by Jessica Rapson
Code and Dataset
- In Ontario, the increase in taxes and decrease in benefits that follow from an income increase substantially depress marginal earnings for low earners, reducing additional income gains by 70% to over 100%
- These low marginal earnings may disincentivize individual efforts to increase income at lower earning levels
- A lack of coordination between federal and provincial taxation policies and benefit programs may be responsible
Low-income earners in Ontario are eligible for a range of federal and provincial benefits intended to help those in financial need. For example, the Canada Workers Benefit (CWB) is intended to improve work incentives and supplement the earnings of low-income workers, while the Ontario sales tax credit (OSTC) rebates some of the sales tax paid by low to moderate income earners.
While, these benefits are intended to provide support to low earners, the degree at which they are phased out as income increases, in combination with increasing required contributions to Employment Insurance (EI) and the Canadian Pension Plan (CPP), appears to have the unintended consequence that earning more money can yield low earners a lower percentage of their gross income than the same increase in income for high-earners. Furthermore, there is evidence of several instances where earning additional income actually decreases the net income of low earners.
These perverse consequences likely result from a lack of coordination between taxation policies and benefit programs, whose effects combine together to depress marginal income increases for low earners. To give an example, if a single earner with no young dependents who earns $14,000 a year in gross income — which is well below the poverty line — makes an additional $1,000 from their job, they lose a portion of their previous government benefits such as the CWB, the HST credit, and Ontario Works. In addition, this individual would also be required to contribute more to CPP and EI, while also paying a portion of their income in federal taxes. These losses of benefits and additional taxes add up to total approximately 80% of the additional $1,000 they just earned, meaning that their effort to increase their income by $1,000 only amounts to a $200 increase in net income. An individual in similar living circumstances who makes $100,000 a year gets to keep $566 of every $1,000 increase to their gross income.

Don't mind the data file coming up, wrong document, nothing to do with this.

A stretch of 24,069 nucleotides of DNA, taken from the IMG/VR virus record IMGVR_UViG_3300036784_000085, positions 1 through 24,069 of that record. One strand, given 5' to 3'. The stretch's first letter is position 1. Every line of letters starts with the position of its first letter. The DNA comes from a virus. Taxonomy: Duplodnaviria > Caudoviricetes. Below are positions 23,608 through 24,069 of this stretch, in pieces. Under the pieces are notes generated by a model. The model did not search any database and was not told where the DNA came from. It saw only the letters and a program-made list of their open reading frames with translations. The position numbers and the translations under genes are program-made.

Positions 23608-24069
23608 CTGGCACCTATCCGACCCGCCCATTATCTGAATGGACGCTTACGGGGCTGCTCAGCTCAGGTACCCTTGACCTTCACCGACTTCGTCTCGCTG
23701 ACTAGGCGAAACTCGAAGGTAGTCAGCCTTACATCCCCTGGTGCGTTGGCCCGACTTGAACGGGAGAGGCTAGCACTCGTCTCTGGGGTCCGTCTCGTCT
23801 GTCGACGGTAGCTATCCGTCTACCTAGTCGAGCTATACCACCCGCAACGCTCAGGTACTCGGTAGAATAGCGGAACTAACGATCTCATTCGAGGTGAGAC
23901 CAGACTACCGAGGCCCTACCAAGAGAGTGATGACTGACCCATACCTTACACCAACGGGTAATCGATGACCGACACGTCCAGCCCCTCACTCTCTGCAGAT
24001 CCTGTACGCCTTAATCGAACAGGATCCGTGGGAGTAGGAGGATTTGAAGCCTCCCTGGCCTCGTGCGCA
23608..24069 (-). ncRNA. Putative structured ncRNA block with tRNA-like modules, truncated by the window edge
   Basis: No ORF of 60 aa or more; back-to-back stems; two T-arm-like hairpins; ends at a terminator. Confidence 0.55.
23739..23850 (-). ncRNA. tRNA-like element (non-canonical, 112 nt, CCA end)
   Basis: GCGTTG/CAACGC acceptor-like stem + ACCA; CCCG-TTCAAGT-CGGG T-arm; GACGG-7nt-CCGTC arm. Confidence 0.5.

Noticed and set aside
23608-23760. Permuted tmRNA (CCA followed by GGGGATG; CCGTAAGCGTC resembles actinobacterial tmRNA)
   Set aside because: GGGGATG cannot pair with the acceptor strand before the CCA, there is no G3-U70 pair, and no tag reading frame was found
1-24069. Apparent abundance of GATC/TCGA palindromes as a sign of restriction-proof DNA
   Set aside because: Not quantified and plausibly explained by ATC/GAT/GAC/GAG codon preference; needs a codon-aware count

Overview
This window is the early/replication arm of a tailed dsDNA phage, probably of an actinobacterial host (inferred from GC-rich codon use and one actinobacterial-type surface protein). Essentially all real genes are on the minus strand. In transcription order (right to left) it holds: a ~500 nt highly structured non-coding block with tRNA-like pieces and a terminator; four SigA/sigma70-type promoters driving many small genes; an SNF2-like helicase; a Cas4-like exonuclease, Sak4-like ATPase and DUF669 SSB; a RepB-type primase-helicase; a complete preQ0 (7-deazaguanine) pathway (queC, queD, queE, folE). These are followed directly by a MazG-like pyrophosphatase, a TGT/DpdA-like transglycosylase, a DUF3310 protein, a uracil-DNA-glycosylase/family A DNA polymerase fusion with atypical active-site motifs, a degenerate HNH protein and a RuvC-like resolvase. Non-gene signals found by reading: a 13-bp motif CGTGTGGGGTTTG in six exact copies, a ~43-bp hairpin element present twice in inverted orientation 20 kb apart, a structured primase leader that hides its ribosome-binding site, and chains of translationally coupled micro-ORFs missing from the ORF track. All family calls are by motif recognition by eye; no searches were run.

Such effects are substantially worse for low earners with young dependents due to rapid decreases in childcare benefits that are enacted as income increases. For example, a married family that earns just $32,000 in gross income and consists of only one earner and four young dependents would actually lose money if they increased their gross income by $1,000. Specifically, this family would lose 117% of the $1,000 they earned, resulting in their net income decreasing by $177 from what it was before they increased their earnings. If the same family was making $100,000 a year instead, they would have kept $471 of the $1,000 increase in gross income. These results are depicted in the lower graph, highlighting the peculiar effects on marginal income caused by the combined effect of taxation policies and benefit programs.
Jessica Rapson is a Master of Public Policy student at the Munk School of Global Affairs and Public Policy. She is also a Senior Researcher at the G7/G20 Research Group and Researcher at the Policy, Elections, and Representation Lab. Her research focuses predominantly on environmental, economic, and evidence-based policy. She aspires to work for the Federal Government to help improve the use and collection of data in the public sector.